Protein galore?

/ March 17, 2014/ Holistic Nutrition, Recipes/ 3 comments

What is wrong with this picture? does it look like a balance meal to you? or does it look like it has too much protein?

Protein is one of the macronutrients that we need to consume everyday. Proteins consist of chains of amino acids. Although the body makes some amino acids and proteins, there are 9 essential amino acids that the body does not make! The body cannot store proteins as it does with carbohydrates. although, we have a little amino acid pool that helps to supply missing amino acids in protein synthesis, it is best to consume complete proteins that contains all the essential amino acids. For these reasons, it is very important to get an adequate intake every meal.

Consequences of protein excess

The tricky part is how much protein is adequate? excess of protein can actually be detrimental to your health. Here are some of the problems of eating too much protein:

  • Increased risk of kidney problems (too much work)
  • Increased risk of liver problems
  • Elevated blood cholesterol
  • Bone calcium loss
  • Increased bacterial growth in the intestines

Also, animal protein sources are acid-forming foods. So too much animal proteins makes your body very acidic! We discussed a bit how being acidic contributes to disease in a previous post (Beating the flu)
Your water intake needs increase because it is required in the process to eliminate protein excess. This process is very taxing on the kidneys and liver.

Hope that you are getting the picture and see why I find so scary these protein drinks with 25 g of protein!

What is a complete protein?

A food source of complete protein is one that has about the same amount of all 9 essential amino acids. Eggs are a perfect source of protein. The whole egg… Other animal sources of protein such as fish, meat, and chicken are all good sources of protein. However, most of plant-based proteins are not a source of complete protein! So you need to be careful and make combinations of foods to make your food a complete source of protein. For example, beans or rice are not a complete source of protein but combined they complement each other and make a complete source of protein. Same with seeds ad beans.

What I found amazing is that traditionally we had this knowledge. Take for example rice and peas and humus ( sesame seeds and chickpeas) are sources of complete protein! Why did we loose this knowledge? Is processed food a factor in loosing this knowledge? What do you think?

How much protein is enough?

The recommended daily allowance (RDA) is 0.8 g of protein per kg of lean body weight! So if you know your % of body fat, it is easy to calculate your lean body weight by subtracting the % body fat in kg from your weight in kg. What if you don’t know your % of body fat? no worries, use the DRI tables for macronutrients to find out how much.

If you find hard to make calculation, some sites in the internet can help you with that. Here is an example, However, note that is based on body weight and not on lean body weight. Also the site focuses on athletes. Let me know if you find a better link.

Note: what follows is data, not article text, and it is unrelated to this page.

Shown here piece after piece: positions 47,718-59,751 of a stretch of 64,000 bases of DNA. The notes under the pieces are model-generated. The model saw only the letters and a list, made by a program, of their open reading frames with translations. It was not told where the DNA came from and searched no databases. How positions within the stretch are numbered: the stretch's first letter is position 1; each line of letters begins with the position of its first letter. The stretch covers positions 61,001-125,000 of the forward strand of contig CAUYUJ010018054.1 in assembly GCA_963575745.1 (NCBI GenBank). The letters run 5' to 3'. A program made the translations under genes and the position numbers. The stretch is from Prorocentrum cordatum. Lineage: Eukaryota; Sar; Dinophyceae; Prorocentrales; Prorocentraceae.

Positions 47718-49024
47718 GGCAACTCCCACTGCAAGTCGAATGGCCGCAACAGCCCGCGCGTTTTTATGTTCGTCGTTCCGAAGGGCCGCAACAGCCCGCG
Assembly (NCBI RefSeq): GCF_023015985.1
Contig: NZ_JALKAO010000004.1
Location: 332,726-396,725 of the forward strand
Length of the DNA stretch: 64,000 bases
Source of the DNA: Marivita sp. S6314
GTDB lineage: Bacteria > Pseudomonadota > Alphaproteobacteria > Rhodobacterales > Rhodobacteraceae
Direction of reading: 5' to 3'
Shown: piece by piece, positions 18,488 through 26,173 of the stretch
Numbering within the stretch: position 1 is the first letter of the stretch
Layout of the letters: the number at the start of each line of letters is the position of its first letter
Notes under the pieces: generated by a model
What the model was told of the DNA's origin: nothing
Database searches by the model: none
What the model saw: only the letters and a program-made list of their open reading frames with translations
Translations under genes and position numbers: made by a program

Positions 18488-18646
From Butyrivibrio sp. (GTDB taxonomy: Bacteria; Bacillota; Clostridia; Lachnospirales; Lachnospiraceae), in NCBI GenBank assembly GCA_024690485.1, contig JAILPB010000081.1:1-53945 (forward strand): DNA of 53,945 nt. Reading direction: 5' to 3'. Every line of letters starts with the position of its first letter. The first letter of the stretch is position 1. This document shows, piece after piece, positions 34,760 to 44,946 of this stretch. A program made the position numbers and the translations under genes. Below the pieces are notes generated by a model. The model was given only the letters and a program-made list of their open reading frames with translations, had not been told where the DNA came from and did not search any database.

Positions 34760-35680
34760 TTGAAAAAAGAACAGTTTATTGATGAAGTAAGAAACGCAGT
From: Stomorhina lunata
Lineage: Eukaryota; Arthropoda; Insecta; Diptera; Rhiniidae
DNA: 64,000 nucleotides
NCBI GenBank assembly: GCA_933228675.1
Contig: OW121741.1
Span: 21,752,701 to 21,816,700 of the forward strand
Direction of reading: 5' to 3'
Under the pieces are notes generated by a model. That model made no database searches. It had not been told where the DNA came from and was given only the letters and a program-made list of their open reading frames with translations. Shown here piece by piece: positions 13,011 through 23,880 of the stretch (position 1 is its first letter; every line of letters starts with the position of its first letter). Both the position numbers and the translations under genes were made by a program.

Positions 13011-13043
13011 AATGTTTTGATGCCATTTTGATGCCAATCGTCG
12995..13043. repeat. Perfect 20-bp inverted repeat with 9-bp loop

I’m guilty as the next person! My last analysis of the diet showed that I was consuming and average of 73 g of proteins! Funny enough, the days that I was not eating animal protein I had around 40 some g of protein. It turns out that my worries about not having enough protein were totally mistaken… If you are interested in finding out your intake of macronutrients, contact me and I can help you.

An easy tip is the amount of protein that fits in the palm of your hand ( just the palm not the fingers!)

Next time your are making a smoothie, make sure you do not go overboard with those protein powders… most have 25 to 28g of protein per scoop which is close to half of the RDA allowance for male adults. Think of getting your protein from your food. Nuts,seeds, and some vegetables like kale that have a higher protein content.

Cooling hummus

This is a recipe to hummus from scratch… It uses cooling spices that are good for reducing body inflammation.


  • One cup of chickpeas
  • Two cups of water
  • 1 teaspoon of kombu flakes (optional)
  • 1/4 cup of sesame oil
  • 1/4 cup of tahini
  • 1 lime
  • 1/4 teaspoon of Himalayan salt
  • 1 teaspoon of cumin
  • 1 teaspoon of coriander seeds


  • Soak chickpeas in water overnight or at least 6 hrs.
  • Place chickpeas in a pot with the water and add 1 teaspoon of kombu to help tenderize the chickpeas and make digestion easier.
  • Cook for 30-45 min. or until chickpeas until tender.
  • Strain the chickpeas and save the broth.
  • Crush coriander seeds and cumin seeds into a powder in a mortar or spice blender. If you buy in powder form, you might want to add just 1/2 teaspoon of these spices.
  • Place chickpeas, oil, tahini, lime, salt, coriander seeds, and cumin in a food processor. Pulse until all ingredients are blended. Add some of the broth to desired consistency.

You can add more coriander or cumin seeds depending on how strong you like the taste. Also, add some fresh coriander leaves either chopped or blend with the food processor.

You can cook more chickpeas than the recipe calls for and freeze to save time next time you want to make this recipe. I do not recommend using canned chickpeas for obvious reasons as they contain preservatives and salt but also because canned food does not have energy as fresh cooked foods.

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  1. Sound delicious! Loving your blog and looking forward to absorbing some more of your wisdom and knowledge. I love your yoga classes and look forward to doing more some day! Love Sarah.

  2. It’s delicious! My boys 1 and 3 years old love it! Thanks so much =)

    1. Thank you for trying the recipe! How lucky your boys are to have a mom making them such delicious and nutritious food!

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